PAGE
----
Pedals And Effects coming at ya with an entry of our Song Dissection series, where we analyze the legendary tones from the most sonically ambitious songs out there, and determine what gear they used to achieve their unique sounds. Today's post is on the Beastie Boys 1994 rap-rock classic "Sabotage" off the album Ill Communication. Blending conventional rock instrumentation with DJ scratches, and the flow of three very talented MC's the Beastie Boys blurred the lines of musical genres in a way only the could, with humor, zest, fearlessness and funk. Our disclaimer: some bands/artists are very protective about their sonic secrets, so this dissection is based solely on our own knowledge of the capabilities of effects pedals, a little internet research and of course the song itself. Largely known for its driving bass line, tone, and a whole lot of attitude lets take a look at how the Beastie Boys got that signature riotous sound on Sabotage!
Originally recorded as an instrumental, Sabotage nearly didn't make it onto the album! Vocals for the song were recorded just two weeks before the album was even released! Opening with drums and its signature driving bass line, Sabotage is a perfect example of where the Beastie Boys had come from, and where they were going. Honoring their punk rock roots while displaying their rhythm chops. The signature bass line in question has gone down in music history as one of the most distinguishable bass lines ever. It's no secret that we at Pedals And Effects love our huge sounding low end and fuzz, so dissecting Adam "MCA" Yauch's tone was a no brainer!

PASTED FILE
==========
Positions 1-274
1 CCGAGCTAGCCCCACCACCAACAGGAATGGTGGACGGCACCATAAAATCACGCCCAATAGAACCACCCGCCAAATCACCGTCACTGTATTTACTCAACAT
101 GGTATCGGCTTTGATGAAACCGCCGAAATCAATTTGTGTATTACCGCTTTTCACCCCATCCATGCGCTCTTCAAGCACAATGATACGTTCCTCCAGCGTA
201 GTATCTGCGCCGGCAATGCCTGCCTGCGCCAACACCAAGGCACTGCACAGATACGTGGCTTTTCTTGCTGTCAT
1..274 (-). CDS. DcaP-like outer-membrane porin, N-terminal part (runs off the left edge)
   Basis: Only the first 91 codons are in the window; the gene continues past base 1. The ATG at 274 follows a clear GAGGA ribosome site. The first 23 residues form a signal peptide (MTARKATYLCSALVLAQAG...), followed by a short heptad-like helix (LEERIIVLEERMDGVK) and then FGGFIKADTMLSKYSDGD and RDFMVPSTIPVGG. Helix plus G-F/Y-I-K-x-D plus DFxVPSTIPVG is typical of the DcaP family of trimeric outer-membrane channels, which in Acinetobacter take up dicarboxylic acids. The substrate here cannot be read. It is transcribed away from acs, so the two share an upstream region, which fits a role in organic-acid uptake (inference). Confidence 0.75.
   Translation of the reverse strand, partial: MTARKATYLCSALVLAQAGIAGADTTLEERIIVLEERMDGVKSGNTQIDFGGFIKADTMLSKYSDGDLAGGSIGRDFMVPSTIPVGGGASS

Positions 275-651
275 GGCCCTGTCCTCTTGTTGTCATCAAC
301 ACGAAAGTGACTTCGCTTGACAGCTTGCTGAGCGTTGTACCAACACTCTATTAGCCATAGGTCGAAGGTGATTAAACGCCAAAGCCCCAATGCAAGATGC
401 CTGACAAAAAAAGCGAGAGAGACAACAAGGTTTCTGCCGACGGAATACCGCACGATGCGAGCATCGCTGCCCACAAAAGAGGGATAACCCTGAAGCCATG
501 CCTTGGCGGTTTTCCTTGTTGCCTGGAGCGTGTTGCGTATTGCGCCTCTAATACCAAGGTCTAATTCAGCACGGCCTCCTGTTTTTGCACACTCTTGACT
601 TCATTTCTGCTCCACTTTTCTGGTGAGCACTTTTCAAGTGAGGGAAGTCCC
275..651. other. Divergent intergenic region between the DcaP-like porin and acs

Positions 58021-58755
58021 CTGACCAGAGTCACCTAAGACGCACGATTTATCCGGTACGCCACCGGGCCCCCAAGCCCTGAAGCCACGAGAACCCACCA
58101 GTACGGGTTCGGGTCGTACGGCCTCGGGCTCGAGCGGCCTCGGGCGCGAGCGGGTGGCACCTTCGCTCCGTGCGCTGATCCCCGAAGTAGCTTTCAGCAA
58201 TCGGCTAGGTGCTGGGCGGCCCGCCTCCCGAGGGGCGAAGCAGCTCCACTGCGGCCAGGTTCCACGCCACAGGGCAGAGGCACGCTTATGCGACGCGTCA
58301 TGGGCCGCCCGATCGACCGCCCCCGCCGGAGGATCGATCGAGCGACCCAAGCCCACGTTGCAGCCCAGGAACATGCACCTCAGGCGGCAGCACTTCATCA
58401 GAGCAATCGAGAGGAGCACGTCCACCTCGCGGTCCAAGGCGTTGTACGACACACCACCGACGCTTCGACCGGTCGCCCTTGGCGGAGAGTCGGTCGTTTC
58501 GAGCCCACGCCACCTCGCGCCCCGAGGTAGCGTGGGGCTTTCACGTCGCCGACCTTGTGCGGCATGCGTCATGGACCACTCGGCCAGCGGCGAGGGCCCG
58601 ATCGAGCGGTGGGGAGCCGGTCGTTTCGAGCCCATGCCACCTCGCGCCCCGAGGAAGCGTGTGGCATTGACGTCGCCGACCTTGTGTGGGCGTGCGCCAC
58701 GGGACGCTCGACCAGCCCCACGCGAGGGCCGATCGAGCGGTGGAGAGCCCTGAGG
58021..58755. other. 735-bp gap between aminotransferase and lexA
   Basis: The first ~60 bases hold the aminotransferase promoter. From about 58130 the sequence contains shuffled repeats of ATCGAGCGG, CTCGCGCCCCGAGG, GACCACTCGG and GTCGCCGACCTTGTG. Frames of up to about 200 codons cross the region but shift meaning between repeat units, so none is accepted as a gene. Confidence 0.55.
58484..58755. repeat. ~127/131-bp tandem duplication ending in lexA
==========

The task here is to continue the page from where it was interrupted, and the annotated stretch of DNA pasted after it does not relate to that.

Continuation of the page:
Yauch's bass tone on Sabotage manages to be huge without being so overtly driven or drenched in gain. To achieve his signature bass tone, producer Mario Caldato Jr. explains that Yauch played a 60's Fender Jazz bass through an Acoustic 270 Graphic EQ head. The amp was put into an isolated sound proofed case when recorded, with the bass running through a Black Cat Superfuzz pedal. The Black Cat Superfuzz is modeled after the highly coveted 70's Japanese made Univox Superfuzz. What was special about those Univox Superfuzzes was their "two stage octave doubling circuit." From the Black Cat site: "beneath the massive torrent of fuzz is a hint of upper octave; not quite as prominent as an Octavia, but definitely noticeable." That double octave is what helped Yauch achieve such a massive sound on the record.
Longtime friend of Pedals And Effects and keyboard player for the Beastie Boys, "Money" Mark Nishita dropped by 5starr Sound Labs some time ago and let Juan demo and review the DNA Analogic Bass Dragger distortion pedal which is the very fuzz pedal that Yauch uses when playing Sabotage live. Equally as huge as the Superfuzz used on the record, Yauch leaned heavily on this pedal while playing live. While the Bass Dragger has long since been discontinued by the manufacturer you might have some luck on Reverb.com. The Black Cat Superfuzz is currently still available on their website and can also be found on Reverb.
While we lost Yauch in 2012, the music he made was timeless, and the tones he achieved and the rhymes he spit, have solidified his legacy in the upper echelon of music history. The Beastie Boys has such an unconventional approach to conventional sounds and that's what made them so successful. To have the punk aggression with hip-hop flow and sensibility, they carved a very unique but accessible niche for themselves in music. RIP Adam Yauch.
Really dissecting a bands or artists sound is a good way to attempt to figure out their songwriting mentality and apply it to your own. Keep listening to whatever moves you, try applying that to your own playing, and most importantly, be ambitious. You never know where your unique sounds can take you.